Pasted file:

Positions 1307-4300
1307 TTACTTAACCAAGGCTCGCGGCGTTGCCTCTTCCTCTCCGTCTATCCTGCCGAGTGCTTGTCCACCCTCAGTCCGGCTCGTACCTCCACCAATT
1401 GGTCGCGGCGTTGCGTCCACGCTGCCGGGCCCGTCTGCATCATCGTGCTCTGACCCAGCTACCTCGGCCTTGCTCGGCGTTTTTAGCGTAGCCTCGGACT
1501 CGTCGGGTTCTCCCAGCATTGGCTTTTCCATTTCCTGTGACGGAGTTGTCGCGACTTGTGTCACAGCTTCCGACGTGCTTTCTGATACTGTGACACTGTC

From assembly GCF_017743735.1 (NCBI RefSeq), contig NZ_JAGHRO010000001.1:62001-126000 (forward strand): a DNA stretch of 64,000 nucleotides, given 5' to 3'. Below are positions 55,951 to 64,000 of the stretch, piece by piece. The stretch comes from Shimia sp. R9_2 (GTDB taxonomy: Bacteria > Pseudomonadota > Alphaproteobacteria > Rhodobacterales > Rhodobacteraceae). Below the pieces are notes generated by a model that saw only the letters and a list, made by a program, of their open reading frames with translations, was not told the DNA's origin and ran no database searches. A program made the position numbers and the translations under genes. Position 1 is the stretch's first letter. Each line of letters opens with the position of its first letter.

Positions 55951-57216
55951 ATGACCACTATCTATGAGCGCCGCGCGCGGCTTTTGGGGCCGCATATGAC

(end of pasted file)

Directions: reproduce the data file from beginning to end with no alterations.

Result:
Positions 1307-4300
1307 TTACTTAACCAAGGCTCGCGGCGTTGCCTCTTCCTCTCCGTCTATCCTGCCGAGTGCTTGTCCACCCTCAGTCCGGCTCGTACCTCCACCAATT
1401 GGTCGCGGCGTTGCGTCCACGCTGCCGGGCCCGTCTGCATCATCGTGCTCTGACCCAGCTACCTCGGCCTTGCTCGGCGTTTTTAGCGTAGCCTCGGACT
1501 CGTCGGGTTCTCCCAGCATTGGCTTTTCCATTTCCTGTGACGGAGTTGTCGCGACTTGTGTCACAGCTTCCGACGTGCTTTCTGATACTGTGACACTGTC

From assembly GCF_017743735.1 (NCBI RefSeq), contig NZ_JAGHRO010000001.1:62001-126000 (forward strand): a DNA stretch of 64,000 nucleotides, given 5' to 3'. Below are positions 55,951 to 64,000 of the stretch, piece by piece. The stretch comes from Shimia sp. R9_2 (GTDB taxonomy: Bacteria > Pseudomonadota > Alphaproteobacteria > Rhodobacterales > Rhodobacteraceae). Below the pieces are notes generated by a model that saw only the letters and a list, made by a program, of their open reading frames with translations, was not told the DNA's origin and ran no database searches. A program made the position numbers and the translations under genes. Position 1 is the stretch's first letter. Each line of letters opens with the position of its first letter.

Positions 55951-57216
55951 ATGACCACTATCTATGAGCGCCGCGCGCGGCTTTTGGGGCCGCATATGAC